Francis Liardet: Professional Recollections on Points of Seamanship, Discipline, &c., 1849.

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Fidding topmasts.

The moment your topmasts get above the lower yards, it will be right to truss them well-to, as at that time the weight on the top-tackles is fast increasing from the whole weight of the rigging and backstays, and the topmasts being obliged to fit rather tight in the caps, and squares of the heels of the masts. I have seen two topmasts saved by being brought up by the lower yards, after both top-tackle falls had been carried away, and without doing the slightest injury to the lower yards on which the topmast slid between the lower-mast and the slings of the lower yards. If on the contrary, they had not been brought up by the lower yards, many lives must have been endangered, besides damage to the ship. In fidding topmasts, you will not unfrequently see topmen standing on each of the lower caps to overhaul, and light up the gear: this practice ought never to be permitted, because, if any accident should happen to the top-tackles, or even a surge when the masts are not very high, it might endanger the men's lives; but should the nature of the accident allow the topmast trestle-trees to strike the cap, their lives would be still more endangered. I once saw a sloop of war's main topmast come down by the run just before it was high enough for trussing the main-yard to; these vessels having only one top-tackle, the other sheave being dumb. The top-tackle fall was carried away, the hawser surged by accident, and the mast was only brought up by the thimble in the top-tackle pendant jamming in the top block. The mast came down with such a jerk that it drove the cross-trees and rigging nearly a foot up the mast-head, and made the main-mast tremble. I merely mention this case to show, if men had been on the cap, the danger they would have been in at the time of the accident. In fidding topmasts with lower yards struck, if not sufficiently manned to accomplish both at the same time, sway your topmasts high enough to place a crowbar through the fid-hole, and secure the falls; sway up the lower yards, and truss them well to the masts, and you will then fid your topmasts free from danger.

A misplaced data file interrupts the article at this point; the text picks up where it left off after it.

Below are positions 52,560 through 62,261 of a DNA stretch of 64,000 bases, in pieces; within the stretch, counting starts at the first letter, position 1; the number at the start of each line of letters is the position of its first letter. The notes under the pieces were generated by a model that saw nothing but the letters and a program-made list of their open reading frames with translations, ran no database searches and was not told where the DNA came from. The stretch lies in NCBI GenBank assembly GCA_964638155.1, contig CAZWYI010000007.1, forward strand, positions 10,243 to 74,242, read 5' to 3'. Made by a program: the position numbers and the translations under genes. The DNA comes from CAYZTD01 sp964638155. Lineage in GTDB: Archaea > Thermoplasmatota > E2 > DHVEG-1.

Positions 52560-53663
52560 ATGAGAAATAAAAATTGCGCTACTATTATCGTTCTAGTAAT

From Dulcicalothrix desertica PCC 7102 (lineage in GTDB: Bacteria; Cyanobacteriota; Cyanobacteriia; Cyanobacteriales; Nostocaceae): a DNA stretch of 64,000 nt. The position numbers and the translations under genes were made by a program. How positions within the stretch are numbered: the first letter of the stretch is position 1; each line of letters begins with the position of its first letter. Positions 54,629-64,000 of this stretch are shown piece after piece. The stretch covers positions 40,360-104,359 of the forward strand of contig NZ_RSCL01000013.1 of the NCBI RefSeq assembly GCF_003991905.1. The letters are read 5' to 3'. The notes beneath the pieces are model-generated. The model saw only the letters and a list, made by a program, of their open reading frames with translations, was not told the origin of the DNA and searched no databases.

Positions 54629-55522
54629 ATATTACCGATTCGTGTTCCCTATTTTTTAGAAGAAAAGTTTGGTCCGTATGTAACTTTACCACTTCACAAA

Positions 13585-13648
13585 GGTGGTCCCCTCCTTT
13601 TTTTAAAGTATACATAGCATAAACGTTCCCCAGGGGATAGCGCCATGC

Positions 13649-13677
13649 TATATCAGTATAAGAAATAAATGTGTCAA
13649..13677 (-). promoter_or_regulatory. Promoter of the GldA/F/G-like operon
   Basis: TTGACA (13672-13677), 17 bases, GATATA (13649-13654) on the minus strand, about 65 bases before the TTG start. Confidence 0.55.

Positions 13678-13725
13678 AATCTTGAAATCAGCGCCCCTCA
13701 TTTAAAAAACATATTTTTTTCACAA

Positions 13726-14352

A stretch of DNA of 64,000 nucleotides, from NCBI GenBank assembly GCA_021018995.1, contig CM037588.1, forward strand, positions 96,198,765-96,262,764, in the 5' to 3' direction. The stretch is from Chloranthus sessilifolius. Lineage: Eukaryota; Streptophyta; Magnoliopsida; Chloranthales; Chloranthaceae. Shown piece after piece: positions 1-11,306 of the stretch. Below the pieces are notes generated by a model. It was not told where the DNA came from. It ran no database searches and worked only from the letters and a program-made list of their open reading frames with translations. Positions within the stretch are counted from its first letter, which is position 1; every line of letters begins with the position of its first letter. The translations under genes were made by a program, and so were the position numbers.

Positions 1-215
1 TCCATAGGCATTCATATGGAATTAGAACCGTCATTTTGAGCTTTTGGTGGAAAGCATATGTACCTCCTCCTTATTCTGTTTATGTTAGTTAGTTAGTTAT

Francis Liardet: Professional Recollections on Points of Seamanship, Discipline, &c.
William Woodward, Portsea, 1849. 8vo, frontisp., (6), x, 319 pp, 1 col. plate of signals.

Transcribed by Lars Bruzelius

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Copyright © 1998 Lars Bruzelius.